When a radio host asked Matt Bevin, the former governor of Kentucky, why he had pardoned a man convicted of raping a child, Mr. Bevin’s first response was, “Which one?”
“Because there were a couple of people that were accused of that whose sentences I commuted,” he said.
Mr. Bevin, a Republican, had already been criticized for issuing more than 600 pardons and sentence reductions just before he left office on Dec. 10, including to men who were convicted of murder and rape, and one whose family had supported his campaign.
But the firestorm grew worse the more Mr. Bevin spoke, as he sought to justify his actions. He claimed that a young girl could not have been raped by a man he freed because her hymen was intact — an assertion experts rejected as proof of the man’s innocence.
While the pardons issued by Mr. Bevin may be as unique as his brash governing style, he is far from the first governor to face a backlash over pardons. They can be politically risky and are issued often as governors are on their way out the door, either at the end of their political term or after an election loss.
Mark Osler, a professor of law at the University of St. Thomas in Minnesota, said he worried that what he viewed as several poor decisions by Mr. Bevin would overshadow the benefits that pardons can have on prisoners and society.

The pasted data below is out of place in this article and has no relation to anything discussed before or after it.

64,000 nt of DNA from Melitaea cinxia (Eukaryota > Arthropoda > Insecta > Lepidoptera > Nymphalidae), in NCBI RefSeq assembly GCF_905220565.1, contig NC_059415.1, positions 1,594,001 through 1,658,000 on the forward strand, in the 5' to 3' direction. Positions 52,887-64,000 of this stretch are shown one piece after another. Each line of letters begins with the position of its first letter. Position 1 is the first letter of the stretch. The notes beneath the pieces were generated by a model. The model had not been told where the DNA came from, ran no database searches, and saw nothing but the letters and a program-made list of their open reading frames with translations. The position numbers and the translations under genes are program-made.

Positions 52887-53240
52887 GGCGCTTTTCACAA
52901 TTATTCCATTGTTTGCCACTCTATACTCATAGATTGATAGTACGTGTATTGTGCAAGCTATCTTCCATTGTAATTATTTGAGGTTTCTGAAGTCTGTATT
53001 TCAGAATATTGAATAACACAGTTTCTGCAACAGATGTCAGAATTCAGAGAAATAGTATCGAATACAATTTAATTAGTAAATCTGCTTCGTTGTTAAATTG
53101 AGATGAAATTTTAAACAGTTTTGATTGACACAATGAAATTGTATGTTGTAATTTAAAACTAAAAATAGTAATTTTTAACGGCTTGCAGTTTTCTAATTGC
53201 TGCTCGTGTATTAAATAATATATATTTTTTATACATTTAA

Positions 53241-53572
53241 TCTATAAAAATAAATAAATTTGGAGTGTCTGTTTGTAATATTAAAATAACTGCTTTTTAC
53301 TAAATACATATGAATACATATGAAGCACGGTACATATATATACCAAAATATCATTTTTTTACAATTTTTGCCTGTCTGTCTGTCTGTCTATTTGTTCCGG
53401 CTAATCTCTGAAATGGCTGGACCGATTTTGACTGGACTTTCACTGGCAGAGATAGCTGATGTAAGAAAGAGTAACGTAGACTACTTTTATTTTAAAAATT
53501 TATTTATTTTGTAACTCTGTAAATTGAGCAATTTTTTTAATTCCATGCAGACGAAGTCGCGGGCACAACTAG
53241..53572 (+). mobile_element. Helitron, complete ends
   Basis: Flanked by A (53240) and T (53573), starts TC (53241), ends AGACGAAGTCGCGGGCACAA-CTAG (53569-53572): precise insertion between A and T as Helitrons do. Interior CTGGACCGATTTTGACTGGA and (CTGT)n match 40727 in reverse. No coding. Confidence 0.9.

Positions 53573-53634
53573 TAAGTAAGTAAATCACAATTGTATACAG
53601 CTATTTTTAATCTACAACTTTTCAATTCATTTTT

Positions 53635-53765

“I think it’s important to call Bevin out on the bad choices he made, but I think it’s important to recognize that he made hundreds of good choices, too,” said Professor Osler, who describes himself as an advocate for clemency.
“The way we misuse clemency the most is by not using it,” he added.
Here are other governors whose pardons have prompted protests:
Haley Barbour, Mississippi
Four men serving life sentences were pardoned after working at the governor’s mansion.
On his last day as governor in 2012, Gov. Haley Barbour of Mississippi issued pardons to four men who had been convicted of murder and sent to work at his mansion through a prison program. The pardons, which were among 193 granted by Mr. Barbour that day, elicited outrage and claims that the governor had unfairly evaluated the cases of the four men, all of whom were serving life sentences. Some called for the governor’s clemency powers to be subjected to additional oversight.
The furor over the pardons lasted for months, as did a court challenge from the state’s attorney general.
Mr. Barbour, a Republican, had issued 10 times as many pardons as his four predecessors combined. But none drew headlines like those he gave to the men who worked at his mansion while they were incarcerated.
Ultimately, the Mississippi Supreme Court ruled 6 to 3 that it could not interfere with Mr. Barbour’s pardoning authority, and the pardons were upheld.
Among the 203 full pardons Mr. Barbour issued over two terms, many went to people who had already completed their sentences. More than a dozen were issued to people convicted of murder, and Mr. Barbour also pardoned Brett Favre’s brother, who had killed a friend in a drunken-driving crash. Like in Mr. Bevin’s case, some victims’ families complained that they had not been consulted beforehand.
Jerry Brown, California
A court blocked some pardons that would have halted deportations.